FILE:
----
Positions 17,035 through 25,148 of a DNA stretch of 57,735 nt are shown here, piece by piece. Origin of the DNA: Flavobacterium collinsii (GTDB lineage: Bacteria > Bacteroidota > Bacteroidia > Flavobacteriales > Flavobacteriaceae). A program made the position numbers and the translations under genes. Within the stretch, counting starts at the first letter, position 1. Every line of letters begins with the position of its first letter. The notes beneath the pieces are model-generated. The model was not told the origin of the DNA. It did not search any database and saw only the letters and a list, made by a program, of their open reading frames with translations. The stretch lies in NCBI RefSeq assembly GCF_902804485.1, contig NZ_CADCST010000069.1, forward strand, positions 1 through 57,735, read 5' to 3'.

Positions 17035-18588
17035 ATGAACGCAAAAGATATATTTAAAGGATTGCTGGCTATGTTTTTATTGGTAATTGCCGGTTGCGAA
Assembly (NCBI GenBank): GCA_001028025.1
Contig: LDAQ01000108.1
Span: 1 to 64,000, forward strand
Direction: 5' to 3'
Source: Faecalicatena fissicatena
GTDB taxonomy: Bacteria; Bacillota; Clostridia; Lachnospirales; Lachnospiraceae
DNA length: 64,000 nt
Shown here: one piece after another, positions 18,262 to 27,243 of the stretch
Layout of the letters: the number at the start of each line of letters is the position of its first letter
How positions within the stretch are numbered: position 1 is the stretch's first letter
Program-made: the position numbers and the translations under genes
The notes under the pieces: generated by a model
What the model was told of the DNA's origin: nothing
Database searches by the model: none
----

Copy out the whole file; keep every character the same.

Positions 17,035 through 25,148 of a DNA stretch of 57,735 nt are shown here, piece by piece. Origin of the DNA: Flavobacterium collinsii (GTDB lineage: Bacteria > Bacteroidota > Bacteroidia > Flavobacteriales > Flavobacteriaceae). A program made the position numbers and the translations under genes. Within the stretch, counting starts at the first letter, position 1. Every line of letters begins with the position of its first letter. The notes beneath the pieces are model-generated. The model was not told the origin of the DNA. It did not search any database and saw only the letters and a list, made by a program, of their open reading frames with translations. The stretch lies in NCBI RefSeq assembly GCF_902804485.1, contig NZ_CADCST010000069.1, forward strand, positions 1 through 57,735, read 5' to 3'.

Positions 17035-18588
17035 ATGAACGCAAAAGATATATTTAAAGGATTGCTGGCTATGTTTTTATTGGTAATTGCCGGTTGCGAA
Assembly (NCBI GenBank): GCA_001028025.1
Contig: LDAQ01000108.1
Span: 1 to 64,000, forward strand
Direction: 5' to 3'
Source: Faecalicatena fissicatena
GTDB taxonomy: Bacteria; Bacillota; Clostridia; Lachnospirales; Lachnospiraceae
DNA length: 64,000 nt
Shown here: one piece after another, positions 18,262 to 27,243 of the stretch
Layout of the letters: the number at the start of each line of letters is the position of its first letter
How positions within the stretch are numbered: position 1 is the stretch's first letter
Program-made: the position numbers and the translations under genes
The notes under the pieces: generated by a model
What the model was told of the DNA's origin: nothing
Database searches by the model: none